House, M.D.

This post is actually two weeks “late,” but my wonderful wife and I were out of town on May 21. It was on that day ten years ago that the last original episode of House, M.D. aired.

It is very difficult for me to comprehend that the show has been out of production for over a decade. It is also very difficult for me to convey how much I enjoyed House, which is still my favorite TV show ever.

I will tell you, though, that despite my admiration for House and despite the fact that I have all the episodes on DVD and can watch every episode streaming via Hulu and Amazon Prime, I don’t watch the show as often as one might think. However, when I do watch I still thoroughly enjoy it.

Why don’t I watch more often? I really don’t know. Maybe I don’t want to get a case of House burnout.

The picture below is the cover of a book about the show. The book covers the first six seasons of House, which ultimately ran for eight seasons. To me, the quality declined markedly after season six, so maybe it’s just as well that the last two seasons aren’t discussed.



In a morbid way, the fact that the show has been out of production longer than it was produced mirrors the human condition in that, eventually, everyone will be dead longer–much longer–than they were alive. The last episode of House was titled “Everybody Dies.” That’s both an immutable truth and a play on one of the main character’s axioms, “Everybody Lies.”

Do you think you can name your favorite scripted TV show? For me, House and Frasier are easily my two favorite such programs. I watch very little major network TV and, in fact, only watch 15-20 hours of TV a week. I think the American average is closer to 30 hours. The only current major network show that truly captivates me is Transplant, which is really a Canadian program that NBC decided to air when the damn virus halted TV production. Yes, it is a medical show.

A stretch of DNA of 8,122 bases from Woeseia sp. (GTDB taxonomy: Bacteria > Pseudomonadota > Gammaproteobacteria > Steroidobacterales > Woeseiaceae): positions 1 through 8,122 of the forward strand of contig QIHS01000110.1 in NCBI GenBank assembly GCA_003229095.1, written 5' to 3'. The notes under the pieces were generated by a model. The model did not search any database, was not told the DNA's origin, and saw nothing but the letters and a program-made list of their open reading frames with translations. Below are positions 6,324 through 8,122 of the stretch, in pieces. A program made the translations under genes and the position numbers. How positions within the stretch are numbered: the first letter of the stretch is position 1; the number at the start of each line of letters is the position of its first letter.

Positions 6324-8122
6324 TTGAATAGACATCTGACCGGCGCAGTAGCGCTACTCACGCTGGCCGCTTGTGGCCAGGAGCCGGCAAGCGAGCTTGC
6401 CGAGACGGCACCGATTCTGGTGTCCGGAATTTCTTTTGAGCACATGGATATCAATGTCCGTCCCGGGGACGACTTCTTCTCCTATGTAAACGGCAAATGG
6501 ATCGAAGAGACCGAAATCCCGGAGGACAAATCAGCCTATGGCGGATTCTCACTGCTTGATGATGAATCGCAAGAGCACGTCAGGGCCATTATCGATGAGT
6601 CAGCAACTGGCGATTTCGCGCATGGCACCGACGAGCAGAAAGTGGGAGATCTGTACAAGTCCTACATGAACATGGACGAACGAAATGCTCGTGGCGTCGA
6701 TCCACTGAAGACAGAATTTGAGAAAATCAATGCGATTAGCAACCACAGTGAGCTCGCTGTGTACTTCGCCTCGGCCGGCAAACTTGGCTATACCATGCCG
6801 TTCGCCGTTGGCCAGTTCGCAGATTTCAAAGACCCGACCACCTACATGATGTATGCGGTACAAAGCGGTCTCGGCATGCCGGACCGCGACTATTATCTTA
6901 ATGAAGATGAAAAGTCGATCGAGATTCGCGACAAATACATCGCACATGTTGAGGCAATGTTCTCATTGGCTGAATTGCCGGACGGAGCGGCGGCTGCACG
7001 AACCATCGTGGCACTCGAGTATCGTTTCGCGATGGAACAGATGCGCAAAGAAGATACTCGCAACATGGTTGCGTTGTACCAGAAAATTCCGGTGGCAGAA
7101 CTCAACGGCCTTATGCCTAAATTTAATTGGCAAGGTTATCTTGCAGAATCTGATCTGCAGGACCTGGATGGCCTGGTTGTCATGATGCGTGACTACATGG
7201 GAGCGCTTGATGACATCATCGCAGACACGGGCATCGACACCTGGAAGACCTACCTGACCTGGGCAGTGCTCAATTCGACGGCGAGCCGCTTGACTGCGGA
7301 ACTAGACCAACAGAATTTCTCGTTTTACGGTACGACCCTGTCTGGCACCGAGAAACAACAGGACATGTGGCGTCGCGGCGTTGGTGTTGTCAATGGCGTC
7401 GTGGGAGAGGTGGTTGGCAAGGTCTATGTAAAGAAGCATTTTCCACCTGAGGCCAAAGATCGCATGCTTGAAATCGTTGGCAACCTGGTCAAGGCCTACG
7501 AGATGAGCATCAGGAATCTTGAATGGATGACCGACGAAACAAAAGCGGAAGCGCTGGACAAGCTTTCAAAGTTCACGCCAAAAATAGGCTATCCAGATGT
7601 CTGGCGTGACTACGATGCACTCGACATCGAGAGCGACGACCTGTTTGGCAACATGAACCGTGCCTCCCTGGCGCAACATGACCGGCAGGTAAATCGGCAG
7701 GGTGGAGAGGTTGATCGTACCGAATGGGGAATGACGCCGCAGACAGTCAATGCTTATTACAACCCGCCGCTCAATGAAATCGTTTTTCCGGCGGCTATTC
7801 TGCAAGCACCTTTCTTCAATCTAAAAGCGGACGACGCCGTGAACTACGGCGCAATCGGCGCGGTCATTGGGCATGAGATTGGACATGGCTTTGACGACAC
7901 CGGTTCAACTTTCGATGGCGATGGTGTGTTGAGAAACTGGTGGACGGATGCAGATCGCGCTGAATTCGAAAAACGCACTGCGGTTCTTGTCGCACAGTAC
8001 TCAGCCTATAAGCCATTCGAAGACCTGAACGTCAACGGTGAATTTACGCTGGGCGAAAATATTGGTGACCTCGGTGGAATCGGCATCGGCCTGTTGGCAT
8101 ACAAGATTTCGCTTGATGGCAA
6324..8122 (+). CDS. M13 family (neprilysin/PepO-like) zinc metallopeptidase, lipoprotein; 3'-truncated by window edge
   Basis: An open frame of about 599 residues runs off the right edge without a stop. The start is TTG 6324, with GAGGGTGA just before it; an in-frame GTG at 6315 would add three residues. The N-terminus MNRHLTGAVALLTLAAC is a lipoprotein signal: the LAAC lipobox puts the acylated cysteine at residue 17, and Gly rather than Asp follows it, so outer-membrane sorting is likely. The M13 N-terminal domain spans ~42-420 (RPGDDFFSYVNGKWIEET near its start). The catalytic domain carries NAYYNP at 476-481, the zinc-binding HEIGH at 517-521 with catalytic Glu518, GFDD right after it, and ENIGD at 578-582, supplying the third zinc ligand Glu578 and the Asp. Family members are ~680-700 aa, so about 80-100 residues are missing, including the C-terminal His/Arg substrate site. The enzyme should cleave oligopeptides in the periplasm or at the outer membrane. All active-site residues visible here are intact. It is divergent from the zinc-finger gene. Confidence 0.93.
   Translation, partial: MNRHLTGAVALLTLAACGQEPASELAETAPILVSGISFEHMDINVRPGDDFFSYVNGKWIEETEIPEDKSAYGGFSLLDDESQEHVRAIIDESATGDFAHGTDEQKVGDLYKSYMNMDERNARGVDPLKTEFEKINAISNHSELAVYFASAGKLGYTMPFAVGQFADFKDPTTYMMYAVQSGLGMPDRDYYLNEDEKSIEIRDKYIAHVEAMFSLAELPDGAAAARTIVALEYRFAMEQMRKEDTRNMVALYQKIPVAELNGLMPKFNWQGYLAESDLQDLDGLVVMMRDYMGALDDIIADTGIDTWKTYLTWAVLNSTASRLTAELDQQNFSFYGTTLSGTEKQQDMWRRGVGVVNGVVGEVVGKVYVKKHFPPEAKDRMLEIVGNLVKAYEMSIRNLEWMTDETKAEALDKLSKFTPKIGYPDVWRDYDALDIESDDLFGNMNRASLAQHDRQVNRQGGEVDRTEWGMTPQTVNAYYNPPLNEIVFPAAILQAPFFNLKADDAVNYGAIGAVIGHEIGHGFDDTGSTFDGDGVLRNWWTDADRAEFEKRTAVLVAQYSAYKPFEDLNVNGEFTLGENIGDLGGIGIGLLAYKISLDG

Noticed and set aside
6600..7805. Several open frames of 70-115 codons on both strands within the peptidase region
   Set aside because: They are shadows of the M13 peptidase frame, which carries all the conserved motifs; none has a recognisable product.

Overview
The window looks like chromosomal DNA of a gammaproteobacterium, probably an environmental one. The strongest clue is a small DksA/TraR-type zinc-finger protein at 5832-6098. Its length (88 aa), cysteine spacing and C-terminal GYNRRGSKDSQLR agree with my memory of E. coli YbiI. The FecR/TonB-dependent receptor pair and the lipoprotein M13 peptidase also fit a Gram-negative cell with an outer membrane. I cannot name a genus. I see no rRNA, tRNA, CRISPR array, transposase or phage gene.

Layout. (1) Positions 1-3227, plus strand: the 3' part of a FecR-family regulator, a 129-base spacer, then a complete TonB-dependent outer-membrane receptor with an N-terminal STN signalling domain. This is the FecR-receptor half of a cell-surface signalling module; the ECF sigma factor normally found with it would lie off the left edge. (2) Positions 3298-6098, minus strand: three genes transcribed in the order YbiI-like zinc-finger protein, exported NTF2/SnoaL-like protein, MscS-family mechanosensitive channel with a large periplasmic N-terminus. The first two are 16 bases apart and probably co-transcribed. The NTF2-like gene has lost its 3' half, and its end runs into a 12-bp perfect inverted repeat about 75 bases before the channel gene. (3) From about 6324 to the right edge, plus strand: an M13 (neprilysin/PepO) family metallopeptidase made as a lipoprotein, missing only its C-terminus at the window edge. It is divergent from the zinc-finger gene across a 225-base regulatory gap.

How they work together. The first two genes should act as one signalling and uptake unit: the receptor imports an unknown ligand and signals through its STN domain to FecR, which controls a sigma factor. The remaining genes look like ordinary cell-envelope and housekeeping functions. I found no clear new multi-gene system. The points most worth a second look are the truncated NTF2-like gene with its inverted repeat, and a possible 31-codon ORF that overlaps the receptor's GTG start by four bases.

Not that this is necessarily a reason to watch, but Transplant is the most-watched scripted show in Canada and its lead actor, Hamza Haq, has won the Canadian equivalent of the Emmy for Best Lead Actor in a drama both seasons Transplant has aired. It has, not surprisingly, already been picked up for Season Three both in Canada and by NBC.


I will not post for the next few days as my wonderful wife and I are going on a short vacation to celebrate our wedding anniversary. See you on the flip side, I hope.




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6 thoughts on “House, M.D.

  1. Favorite TV shows to include the original Hawaii 5-0 and Monk, both detective series. As newly weds in 1972 we used to watch 5-0 every night it was on. Monk we watched every episode from the beginning. We have the first six seasons of 5-0 on DVD and all but the last season of Monk. The cable channel of Heros and Icons shows Monk on Tuesdays and 5-0 on Fridays during the day running 5 episodes in row. I guess it is time for me to go buy the last season of Monk and start buying the rest of the the original 5-0.


    1. Thanks, Philip. My marvelous mom and I watched the original Hawaii 5-0 for at least four seasons. I have watched a few episodes of Monk and usually enjoyed them, but for some reason just never made it a habit.


  2. The late great Teddy Woodward M.D. used to teach the medical students that if you are in downtown Baltimore and hear hoof beats, don’t expect to find zebras. However you never know when the zoo is in town.
    One Saturday I was about to finish up office hours when a female patient called and said she thought she had poison Ivy due to a newly occurring rash. It was not the typical season for poison Ivy so I told her to come in and let me have a look. One look at her rash and I knew she had “palpable purpura.” Fortunately for me I attended that class and stayed awake. Unfortunately for her, it’s not a good sign. I sent her to the emergency room, where she was diagnosed with acute lymphoblastic leukemia and died three days later. Sometimes you have to be prepared to find zebras in Maryland.

    Enjoy your anniversary.


    1. Thanks for sharing, Doc. “The late great Teddy Woodward M.D. used to teach the medical students that if you are in downtown Baltimore and hear hoof beats, don’t expect to find zebras. However you never know when the zoo is in town.” Funny, but poignant.

      The example of your patient with ALL is yet another stark reminder that life is finite and its length unknown. Take care.


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